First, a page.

Rich’s wasn’t the only controversial pardon. Worse were those of Puerto Rican terrorists, which violated the most basic Justice Department guidelines. The FALN had carried out more than 130 bombings against American targets, killing six people and wounding many others. They weren’t exactly penitent: One operative explained to the sentencing judge, “You say we have no remorse. You’re right.” Federal pardon rules require contrition, but the FALN terrorists were not only devoid of regret, they had not even sought clemency. Holder processed applications on their behalf anyway, ignoring protests from prosecutors and victims’ families. Holder also ignored the criticism of FBI director Louis Freeh, who predicted that the move “would likely return committed, experienced, sophisticated, and hardened terrorists to the clandestine movement.” As former Clinton political guru Dick Morris has observed, the FALN pardons were designed to enhance Hillary Clinton’s appeal to New York’s large Puerto Rican population during her Senate bid. Holder’s support gave President Clinton a fig leaf of Justice Department approval, and when Congress demanded an explanation, Holder stonewalled, claiming executive privilege.
Only months before the FALN commutations, when jihadists had killed over 200 innocent people in the bombings of the U.S. embassies in Kenya and Tanzania, the Clinton administration boasted of its unshakable antiterrorist resolve. The pardons showed the insincerity of that posture. They also set the precedent (there’s that word again) for Clinton to pardon two Weather Underground terrorists, Susan Rosenberg and Linda Sue Evans, on the same day he pardoned Rich, only three months after al-Qaeda killed 17 American sailors on the U.S.S. Cole.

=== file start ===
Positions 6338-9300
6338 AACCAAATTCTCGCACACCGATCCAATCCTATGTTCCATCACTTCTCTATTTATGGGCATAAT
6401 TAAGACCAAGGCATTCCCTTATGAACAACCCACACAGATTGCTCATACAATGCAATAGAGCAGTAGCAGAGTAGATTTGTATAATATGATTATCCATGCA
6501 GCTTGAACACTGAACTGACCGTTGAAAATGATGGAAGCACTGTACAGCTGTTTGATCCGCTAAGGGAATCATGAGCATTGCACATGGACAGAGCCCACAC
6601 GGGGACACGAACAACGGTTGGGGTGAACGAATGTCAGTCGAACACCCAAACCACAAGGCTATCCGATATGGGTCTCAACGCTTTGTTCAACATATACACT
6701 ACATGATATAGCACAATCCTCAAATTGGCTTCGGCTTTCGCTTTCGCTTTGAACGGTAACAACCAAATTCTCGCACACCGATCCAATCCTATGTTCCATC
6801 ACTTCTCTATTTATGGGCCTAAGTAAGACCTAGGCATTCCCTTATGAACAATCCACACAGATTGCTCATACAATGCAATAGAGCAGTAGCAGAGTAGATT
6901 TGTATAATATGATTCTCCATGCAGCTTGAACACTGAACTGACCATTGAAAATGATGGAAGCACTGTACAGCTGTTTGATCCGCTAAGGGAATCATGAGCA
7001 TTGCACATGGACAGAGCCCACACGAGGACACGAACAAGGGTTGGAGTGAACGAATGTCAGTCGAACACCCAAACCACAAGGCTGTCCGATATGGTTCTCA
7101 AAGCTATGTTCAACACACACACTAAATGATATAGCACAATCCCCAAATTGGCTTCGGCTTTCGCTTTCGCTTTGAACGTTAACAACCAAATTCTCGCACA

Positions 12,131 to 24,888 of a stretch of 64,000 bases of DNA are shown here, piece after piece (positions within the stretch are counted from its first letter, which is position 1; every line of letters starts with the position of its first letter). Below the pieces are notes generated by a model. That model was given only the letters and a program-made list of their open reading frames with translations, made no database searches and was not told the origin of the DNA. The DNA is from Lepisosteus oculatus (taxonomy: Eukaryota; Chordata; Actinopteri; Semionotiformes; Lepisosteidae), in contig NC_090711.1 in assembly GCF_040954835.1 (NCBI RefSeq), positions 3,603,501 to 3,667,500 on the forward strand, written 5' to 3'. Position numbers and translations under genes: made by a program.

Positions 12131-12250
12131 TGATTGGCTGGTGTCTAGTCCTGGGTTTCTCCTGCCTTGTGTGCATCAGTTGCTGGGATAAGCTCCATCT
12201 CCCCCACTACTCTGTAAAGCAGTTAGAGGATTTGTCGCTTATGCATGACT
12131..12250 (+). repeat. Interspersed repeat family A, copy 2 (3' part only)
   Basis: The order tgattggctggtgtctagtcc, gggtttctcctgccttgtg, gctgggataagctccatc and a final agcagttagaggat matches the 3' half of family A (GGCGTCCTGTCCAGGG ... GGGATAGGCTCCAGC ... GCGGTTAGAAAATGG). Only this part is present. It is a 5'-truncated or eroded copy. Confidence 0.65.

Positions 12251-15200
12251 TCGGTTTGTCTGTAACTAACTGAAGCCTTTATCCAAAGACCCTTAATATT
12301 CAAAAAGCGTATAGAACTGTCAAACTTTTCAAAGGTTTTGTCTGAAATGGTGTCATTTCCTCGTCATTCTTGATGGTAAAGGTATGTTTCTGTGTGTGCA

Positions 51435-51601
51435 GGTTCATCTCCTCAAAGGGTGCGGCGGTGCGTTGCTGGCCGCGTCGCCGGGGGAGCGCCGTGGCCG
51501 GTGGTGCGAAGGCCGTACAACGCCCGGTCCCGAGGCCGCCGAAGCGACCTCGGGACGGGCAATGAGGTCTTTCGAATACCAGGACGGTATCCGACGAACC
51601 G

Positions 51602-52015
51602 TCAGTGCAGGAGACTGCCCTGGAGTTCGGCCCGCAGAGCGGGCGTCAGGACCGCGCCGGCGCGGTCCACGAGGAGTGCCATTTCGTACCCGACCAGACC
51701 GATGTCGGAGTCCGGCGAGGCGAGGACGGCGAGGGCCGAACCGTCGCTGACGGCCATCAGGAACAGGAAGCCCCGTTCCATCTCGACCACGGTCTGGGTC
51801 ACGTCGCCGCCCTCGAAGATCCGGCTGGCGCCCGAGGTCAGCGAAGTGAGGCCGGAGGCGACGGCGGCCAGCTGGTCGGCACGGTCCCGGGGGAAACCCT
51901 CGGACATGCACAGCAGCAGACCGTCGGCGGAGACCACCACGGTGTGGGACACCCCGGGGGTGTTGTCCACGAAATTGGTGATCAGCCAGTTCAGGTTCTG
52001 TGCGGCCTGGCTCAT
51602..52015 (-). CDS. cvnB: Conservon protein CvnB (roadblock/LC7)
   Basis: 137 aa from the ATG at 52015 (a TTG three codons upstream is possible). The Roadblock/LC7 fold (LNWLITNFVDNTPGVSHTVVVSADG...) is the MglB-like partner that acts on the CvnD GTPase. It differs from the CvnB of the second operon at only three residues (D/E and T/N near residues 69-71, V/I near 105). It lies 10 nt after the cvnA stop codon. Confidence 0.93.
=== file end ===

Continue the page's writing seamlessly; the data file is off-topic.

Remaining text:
This insouciance about mortal threats to the United States had the Democrats scrambling after 9/11. As Bush went to war rather than to court, reversing Clinton’s policy of counterterrorism-by-subpoena, Democrats anxiously put on the airs of national-security seriousness. Into the breach stepped Ol’ Reliable, Eric Holder. In a series of 2002 interviews on CNN, the former deputy attorney general declared that the nation was “in the middle of a war” and that it should detain enemy captives as combatants for as long as it took — “until the war is over.” He specifically rejected the notion that al-Qaeda operatives have rights under international law: Terrorists, he said, “are not, in fact, people entitled to the protection of the Geneva Convention.” After all, he explained, “we clearly want to . . . have an ability to interrogate them and find out what their future plans might be, where other cells are located.” As for Guantanamo Bay, though he’d never been there, Holder blasted “those in Europe and other places who are concerned about the treatment of al-Qaeda members,” suggesting that they “should come to Camp X-ray and see how the people are, in fact, being treated.”
But the political winds soon shifted, and the ever-accommodating Holder shifted along with them. Like many white-shoe law firms, Holder’s Covington & Burling took up the defense of America’s enemies with an unseemly passion, donating its high-priced services to at least 18 enemy combatants. As his partners joined the burgeoning al-Qaeda Defense Bar, railing against military detention and military commissions, Holder changed his tune. The same Gitmo he had defended was now “an international embarrassment.” It had to be closed, he told the left-leaning American Constitution Society in June 2008, because “a great nation should not detain people, military or civilian, in dark places beyond the reach of law.” And never, he declared, had he believed he’d see a day when the “Supreme Court would have to order the president of the United States to treat detainees in accordance with the Geneva Convention.”